Earning and Growing Revenue
Besides advertising, sponsorships/tie-ins, and other indirect revenue channels, most Facebook developers make the lion’s share of their money by getting players to purchase virtual goods via their in-game currency. Although most players won’t pay anything for your game, this section covers some of the tricks veteran designers use to make it more likely that they will.
Make Sure the Game’s Monetization is Deeply Integrated into the Game’s Design
Ask any game designer the secret to a successful game and they’ll say something like “Good game design and fun gameplay” (which would require a whole other book to explain). But ask any Facebook game designer that same question, and the answer will be just a touch different, something like: “Good game design and fun gameplay with monetization deeply integrated into the design and gameplay.” Because all Facebook games are free to play, and there are so many, it’s not enough to create a good, fun game. Monetization options have to be designed from the start, alongside all the other features that make up the game.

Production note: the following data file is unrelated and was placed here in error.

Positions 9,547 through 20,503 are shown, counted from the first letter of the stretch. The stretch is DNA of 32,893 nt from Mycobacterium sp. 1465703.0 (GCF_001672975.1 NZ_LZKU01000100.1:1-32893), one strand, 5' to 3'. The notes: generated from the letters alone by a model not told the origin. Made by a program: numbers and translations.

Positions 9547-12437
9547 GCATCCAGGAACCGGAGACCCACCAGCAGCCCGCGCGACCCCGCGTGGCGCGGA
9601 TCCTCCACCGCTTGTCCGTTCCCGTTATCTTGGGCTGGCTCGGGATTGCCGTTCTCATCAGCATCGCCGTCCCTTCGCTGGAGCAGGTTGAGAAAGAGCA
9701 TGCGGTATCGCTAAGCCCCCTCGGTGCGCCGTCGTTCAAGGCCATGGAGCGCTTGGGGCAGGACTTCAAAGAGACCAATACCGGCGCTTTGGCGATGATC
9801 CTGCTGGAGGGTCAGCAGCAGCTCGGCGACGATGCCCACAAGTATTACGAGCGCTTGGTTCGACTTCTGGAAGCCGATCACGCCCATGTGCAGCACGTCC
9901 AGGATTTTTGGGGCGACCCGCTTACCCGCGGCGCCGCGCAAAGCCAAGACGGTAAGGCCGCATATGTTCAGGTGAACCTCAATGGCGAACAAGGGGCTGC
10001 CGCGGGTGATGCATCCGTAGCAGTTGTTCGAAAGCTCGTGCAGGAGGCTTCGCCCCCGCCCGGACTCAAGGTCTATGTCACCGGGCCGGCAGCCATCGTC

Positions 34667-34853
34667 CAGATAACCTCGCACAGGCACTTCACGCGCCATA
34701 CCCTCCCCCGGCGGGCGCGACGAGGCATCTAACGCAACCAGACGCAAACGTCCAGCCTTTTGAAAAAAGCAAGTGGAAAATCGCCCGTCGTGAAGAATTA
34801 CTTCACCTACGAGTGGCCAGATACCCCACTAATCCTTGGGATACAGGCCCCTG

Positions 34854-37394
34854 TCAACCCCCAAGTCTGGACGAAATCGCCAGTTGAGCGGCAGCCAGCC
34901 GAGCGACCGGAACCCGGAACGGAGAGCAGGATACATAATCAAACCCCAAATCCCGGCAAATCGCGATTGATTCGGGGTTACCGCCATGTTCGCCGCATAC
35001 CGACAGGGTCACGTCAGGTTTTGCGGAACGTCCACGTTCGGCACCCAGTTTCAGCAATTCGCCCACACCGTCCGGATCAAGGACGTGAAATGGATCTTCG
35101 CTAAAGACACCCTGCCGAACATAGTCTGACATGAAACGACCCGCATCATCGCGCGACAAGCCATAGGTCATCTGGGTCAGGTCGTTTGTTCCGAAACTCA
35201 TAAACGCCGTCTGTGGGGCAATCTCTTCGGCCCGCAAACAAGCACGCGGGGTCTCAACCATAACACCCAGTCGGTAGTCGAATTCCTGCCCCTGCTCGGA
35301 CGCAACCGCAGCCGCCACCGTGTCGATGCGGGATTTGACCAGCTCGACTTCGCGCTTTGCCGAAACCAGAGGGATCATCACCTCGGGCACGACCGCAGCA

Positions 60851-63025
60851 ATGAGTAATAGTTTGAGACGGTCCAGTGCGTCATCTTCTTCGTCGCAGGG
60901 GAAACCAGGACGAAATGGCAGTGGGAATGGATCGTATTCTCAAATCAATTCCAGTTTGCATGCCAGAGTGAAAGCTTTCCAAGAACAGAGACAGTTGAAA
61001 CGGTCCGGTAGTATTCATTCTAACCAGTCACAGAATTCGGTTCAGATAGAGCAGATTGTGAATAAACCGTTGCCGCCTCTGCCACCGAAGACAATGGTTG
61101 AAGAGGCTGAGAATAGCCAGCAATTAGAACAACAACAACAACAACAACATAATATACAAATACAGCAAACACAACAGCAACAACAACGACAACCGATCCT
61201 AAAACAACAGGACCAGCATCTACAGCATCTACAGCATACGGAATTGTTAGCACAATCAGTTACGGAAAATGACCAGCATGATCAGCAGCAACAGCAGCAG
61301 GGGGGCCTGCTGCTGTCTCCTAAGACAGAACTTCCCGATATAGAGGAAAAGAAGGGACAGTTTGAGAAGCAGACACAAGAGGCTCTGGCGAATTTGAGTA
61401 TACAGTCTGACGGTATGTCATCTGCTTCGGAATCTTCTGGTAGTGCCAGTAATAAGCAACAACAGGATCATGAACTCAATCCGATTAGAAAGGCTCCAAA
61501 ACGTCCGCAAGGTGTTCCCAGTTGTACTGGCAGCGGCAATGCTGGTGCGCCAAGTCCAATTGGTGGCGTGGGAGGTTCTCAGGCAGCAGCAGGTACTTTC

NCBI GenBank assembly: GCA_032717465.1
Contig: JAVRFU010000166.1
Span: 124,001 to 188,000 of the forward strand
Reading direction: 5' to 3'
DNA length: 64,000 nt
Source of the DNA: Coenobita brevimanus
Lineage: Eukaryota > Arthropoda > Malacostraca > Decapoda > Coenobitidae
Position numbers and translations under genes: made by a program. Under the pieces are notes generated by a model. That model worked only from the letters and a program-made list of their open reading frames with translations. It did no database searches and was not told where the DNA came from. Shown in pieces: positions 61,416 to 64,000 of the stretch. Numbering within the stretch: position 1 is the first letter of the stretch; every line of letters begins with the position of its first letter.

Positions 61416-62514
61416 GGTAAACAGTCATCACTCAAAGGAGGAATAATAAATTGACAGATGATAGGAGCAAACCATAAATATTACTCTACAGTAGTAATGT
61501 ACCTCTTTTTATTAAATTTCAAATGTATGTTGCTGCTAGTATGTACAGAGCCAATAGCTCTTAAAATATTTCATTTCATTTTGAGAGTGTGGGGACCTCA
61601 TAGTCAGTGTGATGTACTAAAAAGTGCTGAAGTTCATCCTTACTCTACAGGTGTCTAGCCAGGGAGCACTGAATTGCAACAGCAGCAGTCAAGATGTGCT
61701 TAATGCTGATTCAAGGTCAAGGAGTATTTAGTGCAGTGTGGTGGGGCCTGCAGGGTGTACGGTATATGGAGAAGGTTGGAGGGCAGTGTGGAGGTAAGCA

Without being overly obtrusive, artificial, or spammy, the goal is to always make the player aware of how they can pay for the game, and how that payment can make the game more fun. A perfect example of this is found in Backyard Monsters (see Figure 4-4), which is a resource-management strategy game. Players have to harvest enough raw materials to build their base and army. (It’s part of the core game loop.) ...